I was more going along the lines of... If your average user types a . in one of your classes, what do they see?
I guess nesting def's inside other def's is an idiomatic scala pattern to avoid private methods, and a valid one.
But I personally like to glance at a method and see especifically it's definition, without def's.

This is a really rushed example but...

def example(xs:List[Int]): Unit = {
    def doSomething(xs:List[Int]): Unit = {

    }

    def doSomethingElse(x:Int): Unit = {

    }

    def doAThirdThing(x:Int): Unit ={

    }
    doSomething(xs)
    doSomethingElse(xs.head)
    doAThirdThing(xs.last)
  }

To me is much messier to read, even if it cleans the API up then

  def example(xs:List[Int]): Unit = {
    doSomething(xs)
    doSomethingElse(xs.head)
    doAThirdThing(xs.last)
  }

  private def doSomething(xs:List[Int]): Unit = {

  }

  private def doSomethingElse(x:Int): Unit = {

  }

  private def doAThirdThing(x:Int): Unit ={

  }

Maybe its just a holdover from java programming...

Ichoran
@Ichoran
I would private[this] all of those. I almost never use bare private, because different instances rarely should be monkeying with each other this way.
David Dudson
@DavidDudson
@Ichoran that's a fair comment
Michael Pilquist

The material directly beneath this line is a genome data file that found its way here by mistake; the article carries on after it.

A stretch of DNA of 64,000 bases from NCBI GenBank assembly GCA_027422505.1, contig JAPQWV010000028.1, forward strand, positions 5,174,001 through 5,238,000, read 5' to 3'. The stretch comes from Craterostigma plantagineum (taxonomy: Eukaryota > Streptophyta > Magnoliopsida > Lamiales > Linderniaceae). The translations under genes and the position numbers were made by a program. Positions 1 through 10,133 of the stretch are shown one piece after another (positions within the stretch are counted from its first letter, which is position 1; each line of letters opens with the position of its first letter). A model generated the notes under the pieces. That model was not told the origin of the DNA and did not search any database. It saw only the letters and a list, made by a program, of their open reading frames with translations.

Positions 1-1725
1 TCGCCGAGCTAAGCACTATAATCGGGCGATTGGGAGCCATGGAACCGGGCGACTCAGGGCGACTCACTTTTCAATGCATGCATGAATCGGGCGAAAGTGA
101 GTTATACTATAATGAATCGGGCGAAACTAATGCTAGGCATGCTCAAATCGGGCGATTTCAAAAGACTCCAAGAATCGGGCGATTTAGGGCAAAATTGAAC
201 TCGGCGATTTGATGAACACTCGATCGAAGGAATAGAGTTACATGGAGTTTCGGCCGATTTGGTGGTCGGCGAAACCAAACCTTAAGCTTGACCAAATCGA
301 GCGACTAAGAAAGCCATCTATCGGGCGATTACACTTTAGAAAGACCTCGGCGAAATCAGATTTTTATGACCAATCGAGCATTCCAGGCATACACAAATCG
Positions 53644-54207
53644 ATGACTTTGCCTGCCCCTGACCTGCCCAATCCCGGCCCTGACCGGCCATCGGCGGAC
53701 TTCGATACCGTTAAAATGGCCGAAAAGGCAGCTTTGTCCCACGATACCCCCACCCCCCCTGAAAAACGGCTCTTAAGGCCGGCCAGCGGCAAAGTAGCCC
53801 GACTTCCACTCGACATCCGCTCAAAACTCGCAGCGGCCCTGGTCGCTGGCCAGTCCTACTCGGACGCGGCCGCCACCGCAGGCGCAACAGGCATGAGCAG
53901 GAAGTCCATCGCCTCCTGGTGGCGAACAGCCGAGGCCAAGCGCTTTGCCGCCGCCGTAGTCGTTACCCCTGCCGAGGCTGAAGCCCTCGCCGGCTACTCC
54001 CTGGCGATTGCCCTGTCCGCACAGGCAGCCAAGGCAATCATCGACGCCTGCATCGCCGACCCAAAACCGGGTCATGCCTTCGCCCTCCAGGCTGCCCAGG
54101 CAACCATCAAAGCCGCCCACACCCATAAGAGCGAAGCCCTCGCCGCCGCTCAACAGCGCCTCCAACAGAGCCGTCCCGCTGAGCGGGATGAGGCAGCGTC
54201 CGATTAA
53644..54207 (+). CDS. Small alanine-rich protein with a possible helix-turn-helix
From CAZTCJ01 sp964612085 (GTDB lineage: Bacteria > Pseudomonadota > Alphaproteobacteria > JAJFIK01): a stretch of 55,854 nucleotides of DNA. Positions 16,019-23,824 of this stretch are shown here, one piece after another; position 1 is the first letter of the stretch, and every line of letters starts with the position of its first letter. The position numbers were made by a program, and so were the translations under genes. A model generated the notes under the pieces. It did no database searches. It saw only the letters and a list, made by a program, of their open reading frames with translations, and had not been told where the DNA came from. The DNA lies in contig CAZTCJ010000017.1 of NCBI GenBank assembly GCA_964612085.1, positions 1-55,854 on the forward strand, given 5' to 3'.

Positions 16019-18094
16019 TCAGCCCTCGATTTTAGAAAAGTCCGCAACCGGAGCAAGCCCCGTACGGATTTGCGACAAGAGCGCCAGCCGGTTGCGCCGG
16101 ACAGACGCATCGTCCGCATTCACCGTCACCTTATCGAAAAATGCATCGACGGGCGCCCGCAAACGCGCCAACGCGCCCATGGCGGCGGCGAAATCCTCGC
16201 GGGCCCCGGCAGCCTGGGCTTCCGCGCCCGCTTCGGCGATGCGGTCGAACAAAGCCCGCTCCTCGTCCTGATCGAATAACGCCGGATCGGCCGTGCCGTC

@mpilquist
@Ichoran Curious if you use private[this] in objects too?
Ichoran
@Ichoran
No point since there's only one of them.
Michael Pilquist
@mpilquist
Right, curious if it was a habit thing based on using it in classes
Ichoran
@Ichoran
Occasionally I do to indicate that I really want the compiler to just use a bare field with no accessor methods, but it's only for performance tweaks like that.
Also, how is this related to a SIP / SLIP?
This would be related, possibly: I really wish private[this] were my. I think private[this] is one of the biggest sources of clutter in my code.
Michael Pilquist
@mpilquist
I think you are on to something there. I’m certain there’s much more private use than private[this] and I’d confidently wager there’s more private[scope] for scope != this than private[this]. And mostly due to the verbosity.
nafg
@nafg
@DavidDudson agreed
Erik LaBianca
@easel
I’d love a nicer syntax for private[scope] where scope == the current package.
Jorge
@jvican
Eugene explains why the Committee is rejecting SIP-16: Self-cleaning macros scala/scala.github.com#57.
Matthew de Detrich
@mdedetrich
@lihaoyi @Ichoran I agree regarding the coffeescript, I used it in my previous company and there ends up being way too much magic in how the expressions end up being parsed
I think that if inferred commas are just limited to inside parans that are multiline it should prevent the same problem that coffeescript has, especially considering that Scala (unlike other languages) we share the same syntax with arrays
Also I am a big fan of the @infix notation with one proviso. Obviously certain operators almost always make sense infix (i.e. the dot method for dot product in maths mentioned earlier), however it can also make sense if you just have a single application. Where it starts getting silly is when you have a trailing sentance of words which are chained infix calls, it becomes really hard to track ordering
So I am generally a fan of @infix because I really do think that it only applies to certain types of operators (mainly math based ones), and that if you use it in other situations, you are probably doing it the wrong way
Matthew de Detrich
@mdedetrich
@mpilquist Agreed, but I think private is the way it is because its mimicking the keyword from Java